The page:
Growing Amount of Research Shows that Both Groups Benefit from Handwriting; More Locations Can Join the Letter-Writing Effort that Connects Generations
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The effort will connect generations through letter-writing. It will help youths develop fine motor skills, spur seniors to practice a useful cognitive exercise and give both groups a way to develop enjoyable and enriching connections.
“Research about the benefits of handwriting shows why this program can be useful,” said
PaperPal will now expand to
To understand more about the benefits of handwriting for different generations, consider the research and expert opinions cited in this
- Experts at
Indiana Universityconducted brain scans on pre-literate children to determine whether printing letters, tracing them or typing is the most effective method in the learning process. The children tried each method, and then received a functional MRI scan in a device designed to look like a spaceship. The results? If children wrote by hand, the experts saw neural activity in three areas of the brain that was far more enhanced. These areas get activated in adults when they read and write.
- A study in the
Journal of Cognitive Neuroscienceshows how handwriting can help adults learn new symbols – anything from music notes to Mandarin. Researchers found that if adults wrote the symbols, there was a stronger, longer-lasting recognition.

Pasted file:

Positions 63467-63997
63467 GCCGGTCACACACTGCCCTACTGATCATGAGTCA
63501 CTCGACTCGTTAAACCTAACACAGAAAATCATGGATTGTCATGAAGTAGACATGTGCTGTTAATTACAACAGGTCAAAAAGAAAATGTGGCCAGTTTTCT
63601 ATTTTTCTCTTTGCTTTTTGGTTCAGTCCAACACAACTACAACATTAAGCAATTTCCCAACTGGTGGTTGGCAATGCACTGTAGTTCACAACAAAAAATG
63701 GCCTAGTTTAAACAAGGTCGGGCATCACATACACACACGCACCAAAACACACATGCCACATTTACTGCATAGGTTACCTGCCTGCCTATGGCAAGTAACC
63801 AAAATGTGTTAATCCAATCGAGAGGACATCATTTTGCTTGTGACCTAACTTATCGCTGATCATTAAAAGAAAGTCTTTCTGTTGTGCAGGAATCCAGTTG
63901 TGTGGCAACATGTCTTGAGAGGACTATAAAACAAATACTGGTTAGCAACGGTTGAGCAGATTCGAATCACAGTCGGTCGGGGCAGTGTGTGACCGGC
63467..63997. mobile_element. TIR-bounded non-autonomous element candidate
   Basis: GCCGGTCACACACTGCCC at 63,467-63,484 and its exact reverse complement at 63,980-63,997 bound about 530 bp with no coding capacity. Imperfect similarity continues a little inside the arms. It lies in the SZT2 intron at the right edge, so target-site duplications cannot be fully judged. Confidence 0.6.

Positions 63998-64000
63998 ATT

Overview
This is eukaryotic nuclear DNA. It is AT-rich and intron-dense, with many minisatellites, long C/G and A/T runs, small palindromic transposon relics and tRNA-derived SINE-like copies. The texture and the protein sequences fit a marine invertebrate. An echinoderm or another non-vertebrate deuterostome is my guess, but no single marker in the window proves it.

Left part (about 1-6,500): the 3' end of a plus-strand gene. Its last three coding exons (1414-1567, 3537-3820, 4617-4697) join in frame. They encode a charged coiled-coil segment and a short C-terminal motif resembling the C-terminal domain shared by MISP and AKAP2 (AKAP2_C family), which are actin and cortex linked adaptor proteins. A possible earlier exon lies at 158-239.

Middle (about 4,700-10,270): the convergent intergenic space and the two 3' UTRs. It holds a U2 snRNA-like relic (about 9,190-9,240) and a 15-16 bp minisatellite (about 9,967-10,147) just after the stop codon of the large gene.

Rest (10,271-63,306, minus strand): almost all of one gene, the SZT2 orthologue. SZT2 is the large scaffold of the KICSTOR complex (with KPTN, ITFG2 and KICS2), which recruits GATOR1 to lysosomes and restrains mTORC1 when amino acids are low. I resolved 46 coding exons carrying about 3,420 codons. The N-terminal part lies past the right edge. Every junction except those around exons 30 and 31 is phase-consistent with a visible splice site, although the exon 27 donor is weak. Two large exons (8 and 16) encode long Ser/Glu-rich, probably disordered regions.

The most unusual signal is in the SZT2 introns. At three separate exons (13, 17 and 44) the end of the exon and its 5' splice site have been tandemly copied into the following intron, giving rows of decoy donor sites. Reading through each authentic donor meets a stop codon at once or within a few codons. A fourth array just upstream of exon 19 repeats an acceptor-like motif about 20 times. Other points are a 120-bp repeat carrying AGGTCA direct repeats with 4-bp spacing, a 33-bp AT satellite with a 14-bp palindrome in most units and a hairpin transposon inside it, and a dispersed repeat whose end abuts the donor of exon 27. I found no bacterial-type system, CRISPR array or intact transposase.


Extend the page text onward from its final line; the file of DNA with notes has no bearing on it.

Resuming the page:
- Good handwriting can play a role in classroom performance. It can take a generic classroom test score from the 50th percentile to the 84th percentile, while bad penmanship could tank it to the 16th, said an education professor at
- Handwriting can be a useful cognitive exercise for baby boomers trying to keep their minds sharp as they grow older, according to a neuroscientist at
- Children in grades two, four and six wrote more words, faster, and expressed more ideas when writing essays by hand instead of with a keyboard, according to a study by a
University of Washingtonprofessor of educational psychology.
“Handwriting remains valuable for all ages, and it’s especially useful when it connects senior citizens and students,” Goff said. “We’re excited that more schools and senior centers are joining PaperPal, because we know the results will be so positive.”
MEDIA RELATIONS, David Struhs, Vice-President, Corporate Services and Sustainability, Tel: 803-802-8031; FOR MORE INFORMATION, Jan Martin, Senior Manager, Business Communications, Pulp & Paper Division, Tel: 803-802-8027